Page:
Calif. authorities: Federal agent slain by son

CARSON, Calif. (AP) — A federal agent and Navy veteran was shot as he sat in his family room, killed by a bullet that came from outside through a window. Authorities say the bullet came from his own gun and it was fired by his 14-year-old son.

The boy called 911 to report the shooting of his father, Special Agent Myron Chisem, 42, a five-year veteran of U.S Immigration and Customs Enforcement, Los Angeles County sheriff's officials said Thursday.

The son was later arrested and booked for investigation of murder. Neither the boy's name nor any possible motive was released.

"Evidence gained from the scene and statements made by the suspect" led to the arrest, sheriff's Lt. Holly Francisco said. The handgun used in the shooting belonged to Chisem and it was found in the front yard, she said.

Chisem was the second ICE agent killed in Southern California this year.

In February, agent Ezequiel Garcia was killed by a fellow agent after Garcia shot his supervisor at ICE offices in Long Beach. Garcia was being counseled on his job performance when the shooting occurred, authorities said.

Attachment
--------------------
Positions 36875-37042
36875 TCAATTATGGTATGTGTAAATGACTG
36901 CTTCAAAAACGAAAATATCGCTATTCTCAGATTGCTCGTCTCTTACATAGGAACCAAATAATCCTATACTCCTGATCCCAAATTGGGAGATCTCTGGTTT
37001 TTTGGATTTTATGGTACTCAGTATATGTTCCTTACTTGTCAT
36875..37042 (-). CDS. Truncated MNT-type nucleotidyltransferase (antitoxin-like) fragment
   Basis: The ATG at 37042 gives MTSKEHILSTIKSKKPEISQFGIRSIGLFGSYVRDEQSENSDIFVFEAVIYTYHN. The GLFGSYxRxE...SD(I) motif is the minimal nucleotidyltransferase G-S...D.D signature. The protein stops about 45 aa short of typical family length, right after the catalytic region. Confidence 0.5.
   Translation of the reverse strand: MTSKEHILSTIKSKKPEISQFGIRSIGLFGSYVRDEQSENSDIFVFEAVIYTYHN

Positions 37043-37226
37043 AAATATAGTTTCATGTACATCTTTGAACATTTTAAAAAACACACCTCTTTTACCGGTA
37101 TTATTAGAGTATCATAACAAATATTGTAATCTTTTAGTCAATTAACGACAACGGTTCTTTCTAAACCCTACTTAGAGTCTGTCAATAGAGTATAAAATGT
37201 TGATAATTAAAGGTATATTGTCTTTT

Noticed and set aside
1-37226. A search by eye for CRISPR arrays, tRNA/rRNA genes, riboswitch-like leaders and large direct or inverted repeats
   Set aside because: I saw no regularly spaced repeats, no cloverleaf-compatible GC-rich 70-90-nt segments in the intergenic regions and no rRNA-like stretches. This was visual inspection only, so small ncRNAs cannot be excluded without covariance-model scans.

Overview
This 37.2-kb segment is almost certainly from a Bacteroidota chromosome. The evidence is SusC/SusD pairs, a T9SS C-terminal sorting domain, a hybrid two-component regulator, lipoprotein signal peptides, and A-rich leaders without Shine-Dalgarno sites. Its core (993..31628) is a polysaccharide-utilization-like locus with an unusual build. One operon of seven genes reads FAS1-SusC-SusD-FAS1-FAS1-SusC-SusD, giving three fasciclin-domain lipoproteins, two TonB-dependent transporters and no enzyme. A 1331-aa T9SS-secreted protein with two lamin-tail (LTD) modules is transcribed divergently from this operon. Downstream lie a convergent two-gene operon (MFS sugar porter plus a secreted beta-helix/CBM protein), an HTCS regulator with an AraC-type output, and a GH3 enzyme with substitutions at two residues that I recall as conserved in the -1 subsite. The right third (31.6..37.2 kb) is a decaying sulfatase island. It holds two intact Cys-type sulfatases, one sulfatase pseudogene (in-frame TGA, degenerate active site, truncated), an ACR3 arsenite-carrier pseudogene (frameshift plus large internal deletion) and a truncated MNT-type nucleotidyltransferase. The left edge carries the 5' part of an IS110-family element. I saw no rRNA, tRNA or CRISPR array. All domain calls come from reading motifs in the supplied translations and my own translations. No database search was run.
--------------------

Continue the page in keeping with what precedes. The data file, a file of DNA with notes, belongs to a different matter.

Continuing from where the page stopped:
The shooting of Chisem occurred late Wednesday in a two-story home in Carson, about 20 miles south of downtown Los Angeles, along a row of modest but tidy homes tucked into an industrial area.

Sheriff's investigators said the boy had been in the house prior to the shooting and then fired a gun through a window, striking his father as he sat in the family room.

Chisem's girlfriend also lived at the house but was not there at the time.

Chisem's friend, Shawn Butler, said the boy had moved into his father's house about six months ago. Butler, who also has a teenage son, said Chisem never indicated there was any tension between him and his son.

"I have no answer to why or how" the attack occurred, said Butler, 41, a former ICE agent. "Everything was coming together. Everything was peachy, peachy, lovely."

Chisem's son did fairly well at a nearby high school and liked to play video games, he said.

"He has to go through all this now," a tearful Butler said. "His father loved him so much. I'm in disbelief."

Butler said he and Chisem became friends while they were in the Navy, and Chisem also had two older daughters and worked at Los Angeles International Airport on contraband and smuggling investigations.

Chisem was the godfather of Butler's kids and the two played chess and golf together.

"I loved him like my own brother," Butler said. "He would do anything for anybody."

Fellow agents arrived at Chisem's house, lined the driveway and saluted as the body, covered by an American flag, was wheeled to a coroner's van.

"This is a difficult time for ICE, especially for the family and loved ones of the agent. Please keep them in your thoughts and prayers,' ICE Director John Morton said in a statement.


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